Jackson Baldwin Needs a Bone Marrow Transplant to Survive!

About the BMT

The Blood and Marrow Transplant (BMT) Program

The Blood and Marrow Transplant (BMT) Program at University of Minnesota Amplatz Children’s Hospital is currently the only program in the world providing groundbreaking treatment for epidermolysis bullosa (EB), using a mixture of stem cells. EB is a condition that doctors previously considered untreatable, except for providing wound care and making the child as comfortable as possible.

Researchers at the University of Minnesota have been studying the use of stem cells to treat children with severe EB — in particular the recessive dystrophic and junctional forms of the disease. So far, the results have clearly demonstrated that stem cells from a healthy donor find their way (home) to the skin and secrete the protein that is missing in EB. For the patient, this can mean a substantial reduction in blistering and enhanced healing of the skin.

The University of Minnesota’s EB program is led by John E. Wagner, M.D., and Jakub Tolar, M.D., Ph.D., world-renowned experts in transplant medicine and EB-related clinical care and research. You can watch Dr. Tolar discuss the process here.

The EB program at University of Minnesota Amplatz Children’s Hospital includes expert health care providers from a variety of specialties. These include dermatology, infectious diseases, anesthesiology, pediatric surgery, gastroenterology, nephrology, nutrition, and pain management. Each of these University of Minnesota Physicians’ specialists is now experienced in the complex care required for patients with severe EB. Their expert multidisciplinary team makes every effort to ensure that the care they provide meets the unique needs of each patient and family.

The BMT Process

Overview of the BMT Transplant Process

  • Finding a Donor and Harvesting Stem CellsThe medical team will look for a donor that is either a relative or from the National Marrow Donor Program or cord blood registries. Once a donor is identified, stem cells are harvested using one of three resources including bone marrow, peripheral blood and umbilical cord blood.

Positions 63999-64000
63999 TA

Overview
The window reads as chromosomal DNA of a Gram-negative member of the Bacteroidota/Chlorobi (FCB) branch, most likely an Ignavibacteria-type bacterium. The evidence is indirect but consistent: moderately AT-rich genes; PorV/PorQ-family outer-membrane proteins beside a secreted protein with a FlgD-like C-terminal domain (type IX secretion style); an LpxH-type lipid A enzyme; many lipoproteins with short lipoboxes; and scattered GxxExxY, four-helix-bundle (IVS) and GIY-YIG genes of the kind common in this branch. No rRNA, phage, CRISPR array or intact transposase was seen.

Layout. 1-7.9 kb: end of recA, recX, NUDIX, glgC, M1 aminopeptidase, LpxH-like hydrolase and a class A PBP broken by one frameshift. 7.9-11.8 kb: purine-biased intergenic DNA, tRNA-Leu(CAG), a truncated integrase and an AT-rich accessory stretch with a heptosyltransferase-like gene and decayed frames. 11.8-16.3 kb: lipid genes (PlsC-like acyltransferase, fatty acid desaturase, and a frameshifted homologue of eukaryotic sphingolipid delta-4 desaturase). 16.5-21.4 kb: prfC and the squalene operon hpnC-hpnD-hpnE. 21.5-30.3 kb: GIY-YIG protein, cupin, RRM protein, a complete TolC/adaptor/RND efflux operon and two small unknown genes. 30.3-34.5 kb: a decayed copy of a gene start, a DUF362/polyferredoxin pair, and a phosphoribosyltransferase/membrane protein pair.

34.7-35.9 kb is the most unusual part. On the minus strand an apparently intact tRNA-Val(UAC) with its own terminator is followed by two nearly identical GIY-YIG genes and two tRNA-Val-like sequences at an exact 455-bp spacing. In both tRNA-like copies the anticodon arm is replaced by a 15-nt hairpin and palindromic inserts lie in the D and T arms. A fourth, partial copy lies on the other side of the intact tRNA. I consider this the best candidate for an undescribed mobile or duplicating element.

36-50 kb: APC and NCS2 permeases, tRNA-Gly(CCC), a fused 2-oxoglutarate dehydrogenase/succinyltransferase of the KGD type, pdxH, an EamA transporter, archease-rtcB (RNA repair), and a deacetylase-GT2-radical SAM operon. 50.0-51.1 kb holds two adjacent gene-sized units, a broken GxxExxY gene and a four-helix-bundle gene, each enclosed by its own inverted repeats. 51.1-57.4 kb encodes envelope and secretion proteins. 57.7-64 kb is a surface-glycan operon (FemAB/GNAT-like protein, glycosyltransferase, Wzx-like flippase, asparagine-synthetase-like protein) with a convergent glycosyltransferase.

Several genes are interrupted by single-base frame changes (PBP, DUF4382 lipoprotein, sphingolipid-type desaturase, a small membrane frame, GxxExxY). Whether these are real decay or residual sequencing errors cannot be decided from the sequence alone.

• Pre-Transplant EvaluationBefore the BMT process begins, your child will need to have a medical examination to evaluate their eligibility for transplant. Learn More
  • Pre-Transplant ConferenceYou will meet with one of the transplant physicians to discuss your child’s workup evaluation results. Learn More


  • Preparation for TreatmentThe preparatory regimen includes performing laboratory and diagnostic tests, along with the giving high doses of chemotherapy and/or radiation. The purpose of high-dose chemotherapy and radiation is to destroy any remaining cancer and bone marrow cells, so the newly transplanted cells have room to grow. Learn More
  • The TransplantDuring the transplant, stem cells that have been previously collected are given to the patient. The transplant itself is similar to a blood transfusion and takes about an hour or less. Learn More

After Transplant Care

  • Post-TransplantDuring the weeks before the newly transplanted stem cells produce new blood cells, a patient’s body is unable to produce white blood cells, increasing his or her risk of infection. Patients are closely monitored and receive medications to prevent infection. They are also kept in protective isolation on the BMT unit. Learn More
  • Going HomeThe child’s healthcare team will work with the family to determine when it is time for the child to leave the hospital. Learn More
  • Long-Term CareOur staff, along with your primary physician will monitor your child’s health and well-being. Learn More
  • Long-Term Follow-up ProgramThe University of Minnesota Blood and Marrow Transplant program has developed an extensive long-term follow up program to provide risk-based health care and surveillance to transplant survivors. Learn More